Fantasy books are tricky things, especially when they’re set in a completely new world. Having big fantastical elements like monsters and magic in a setting people know is hard enough, but creating a whole world for people to have to learn and believe in can be really difficult. Whenever a writer does it well there are usually two possible outcomes: a world that feels old and lived in but becomes a bit of the background, or a world so unique that you find yourself wanting to learn about it as much as you do the characters. The kingdom of Visidia in All The Stars And Teeth is definitely in the latter category, and it kept me fascinated throughout.
The story follows Amora, daughter of the current king, whose time has come to name his successor. Amora must prove her ability to wield the soul magic of her royal lineage in order to be worthy of becoming the future queen. However, when her powers go out of control she’s not only out of the running to become queen, but is imprisoned. When a daring swashbuckler offers to free her, she must set out on a quest to save her kingdom and prove that she can be queen.
The more I learnt about this bizarre world that Adalyn Grace had created the more it drew me in. I kept thinking I’d gotten a handle on how this place worked, and what to expect, and then she’d throw something new at me. Whether it was teleporting taverns, mermaids, giant sea monsters, or magic that could split a person’s soul, each new thing felt so completely different, yet never broke the world she’d made. It would have been easy to go too over the top, to throw something too fantastical into the mix, but that never happened. There was a sense of escalation, but it never jumped the shark, so to speak.
With a world so layered and interesting it would have also been all too easy to create characters that failed to live up to this environment, but the lead characters of All The Stars And Teeth were great. The crew that formed around Amora all brought something new to the table in terms of both powers and personalities. Towards the start of the adventure I really didn’t like Ferrick, the young man that Amora is set to marry. He seemed clingy, a bit stuffy, and frankly annoying; but come the end of the book he’d stepped up in some big ways, and had had some of the biggest moments of bravery in the narrative. He’d proven himself not just to the other heroes, but to me too, and because of that I really hope that he comes back in the second book of the series.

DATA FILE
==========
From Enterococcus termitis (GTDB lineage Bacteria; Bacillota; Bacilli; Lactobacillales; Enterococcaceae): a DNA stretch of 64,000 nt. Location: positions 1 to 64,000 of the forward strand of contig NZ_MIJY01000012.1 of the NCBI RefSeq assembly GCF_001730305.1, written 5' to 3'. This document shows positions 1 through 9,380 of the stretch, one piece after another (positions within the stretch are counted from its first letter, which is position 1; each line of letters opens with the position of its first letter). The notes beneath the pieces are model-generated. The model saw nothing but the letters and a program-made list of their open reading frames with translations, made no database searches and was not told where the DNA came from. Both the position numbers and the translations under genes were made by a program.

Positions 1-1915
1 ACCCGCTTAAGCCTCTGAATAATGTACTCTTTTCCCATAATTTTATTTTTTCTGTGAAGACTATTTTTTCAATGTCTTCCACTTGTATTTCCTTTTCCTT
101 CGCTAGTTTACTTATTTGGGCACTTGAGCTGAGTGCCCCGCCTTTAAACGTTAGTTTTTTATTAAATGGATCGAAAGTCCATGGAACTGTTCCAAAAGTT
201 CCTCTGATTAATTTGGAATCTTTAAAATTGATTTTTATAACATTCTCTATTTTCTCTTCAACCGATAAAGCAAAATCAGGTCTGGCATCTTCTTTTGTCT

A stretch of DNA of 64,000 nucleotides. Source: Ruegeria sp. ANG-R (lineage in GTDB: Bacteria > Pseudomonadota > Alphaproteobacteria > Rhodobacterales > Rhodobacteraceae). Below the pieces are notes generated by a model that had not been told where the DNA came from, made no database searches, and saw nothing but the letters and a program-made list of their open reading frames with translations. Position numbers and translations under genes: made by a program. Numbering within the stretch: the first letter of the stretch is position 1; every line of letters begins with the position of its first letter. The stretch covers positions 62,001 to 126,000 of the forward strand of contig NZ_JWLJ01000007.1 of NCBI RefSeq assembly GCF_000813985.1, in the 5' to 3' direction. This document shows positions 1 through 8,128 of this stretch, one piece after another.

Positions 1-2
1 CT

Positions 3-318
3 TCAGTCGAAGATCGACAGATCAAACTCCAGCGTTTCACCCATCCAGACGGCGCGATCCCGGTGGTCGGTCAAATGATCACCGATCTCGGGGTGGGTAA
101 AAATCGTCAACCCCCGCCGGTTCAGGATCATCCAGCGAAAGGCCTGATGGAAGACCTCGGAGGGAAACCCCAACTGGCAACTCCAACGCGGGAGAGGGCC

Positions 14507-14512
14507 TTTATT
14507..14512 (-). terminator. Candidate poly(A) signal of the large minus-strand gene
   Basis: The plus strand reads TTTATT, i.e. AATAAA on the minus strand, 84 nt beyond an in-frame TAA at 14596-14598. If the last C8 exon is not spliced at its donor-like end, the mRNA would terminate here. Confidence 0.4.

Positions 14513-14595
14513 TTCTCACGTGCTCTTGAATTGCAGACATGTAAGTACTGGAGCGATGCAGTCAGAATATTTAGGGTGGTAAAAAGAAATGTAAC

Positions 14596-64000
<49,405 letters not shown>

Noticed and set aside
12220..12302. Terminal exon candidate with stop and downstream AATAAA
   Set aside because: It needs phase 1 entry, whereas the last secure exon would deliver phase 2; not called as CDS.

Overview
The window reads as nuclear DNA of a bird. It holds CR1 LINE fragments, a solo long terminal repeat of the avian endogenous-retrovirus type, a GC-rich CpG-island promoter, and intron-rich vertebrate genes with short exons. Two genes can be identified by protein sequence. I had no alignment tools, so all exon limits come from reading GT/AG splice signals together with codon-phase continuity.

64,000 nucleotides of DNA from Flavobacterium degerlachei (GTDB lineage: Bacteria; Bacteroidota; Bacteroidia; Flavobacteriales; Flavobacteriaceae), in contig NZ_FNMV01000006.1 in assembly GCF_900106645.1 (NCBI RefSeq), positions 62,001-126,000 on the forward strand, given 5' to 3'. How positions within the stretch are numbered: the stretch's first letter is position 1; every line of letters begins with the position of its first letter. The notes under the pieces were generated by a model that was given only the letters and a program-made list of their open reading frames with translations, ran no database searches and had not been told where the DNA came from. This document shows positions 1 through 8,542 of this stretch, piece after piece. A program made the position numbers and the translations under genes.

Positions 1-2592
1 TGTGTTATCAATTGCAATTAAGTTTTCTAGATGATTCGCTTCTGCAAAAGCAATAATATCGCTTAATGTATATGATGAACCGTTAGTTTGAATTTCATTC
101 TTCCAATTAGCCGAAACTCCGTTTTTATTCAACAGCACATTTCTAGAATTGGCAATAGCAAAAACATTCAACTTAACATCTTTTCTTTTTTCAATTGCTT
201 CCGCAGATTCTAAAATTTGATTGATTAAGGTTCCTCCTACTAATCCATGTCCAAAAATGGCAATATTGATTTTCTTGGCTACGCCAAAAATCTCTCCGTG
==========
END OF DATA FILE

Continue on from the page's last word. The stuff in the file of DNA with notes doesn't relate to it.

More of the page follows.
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Bastian, in contrast, starts off as the cool guy, the dashing pirate who knows all the dodgy people and has connections with people that will help Amora on her quest, but as the story progresses we learn more about him and find out that really a lot of this is a bit of a front, and that he’s probably one of the most damaged characters in the book. What comes across as bravado at the start ended up being seen as a front by the end; he hides behind this persona to stop further pain, and it’s only through his adventures with the others that he can begin to open up and become vulnerable again.
Vataea is definitely one of the more interesting characters, thanks to her not even being human. Though we get to spend some time with her and get to know her and her powers a bit she’s still the most unknown element in the crew by the end. Out of the heroes she’s the one who I’m the most unsure about returning in the next book, but really hope she does so that I can try to get to know her better.
Amora is, obviously, the most important character, and as the main point of view the reader spends all their time with her. She’s set up to be this powerful character, a young woman who’s been raised to become the next ruler, and a master of her brand of magic. She begins the book thinking that she knows everything and is the best version of herself that she can be. Over the course of the story we see her realise that she’s wrong on a number of occasions, and she has to do a lot of growing up. Thankfully, she never comes across as childish or petulant. She’s always trying to do better and be better, and it makes her a very likeable protagonist.
All The Stars And Teeth is an interesting novel, that manages to weave a story that’s more complex than it first appears, and keeps you interested throughout. The plot unfolds organically, and the characters grow and develop, meaning that events never feel dull or stale. The story ends in a way that’s satisfying, yet manages to leave so many elements open to be explored in further books. Whether you’re reading this as a standalone, or you’re getting invested in the series, it’s sure to leave you satisfied.
All The Stars And Teeth is out now from Titan Books.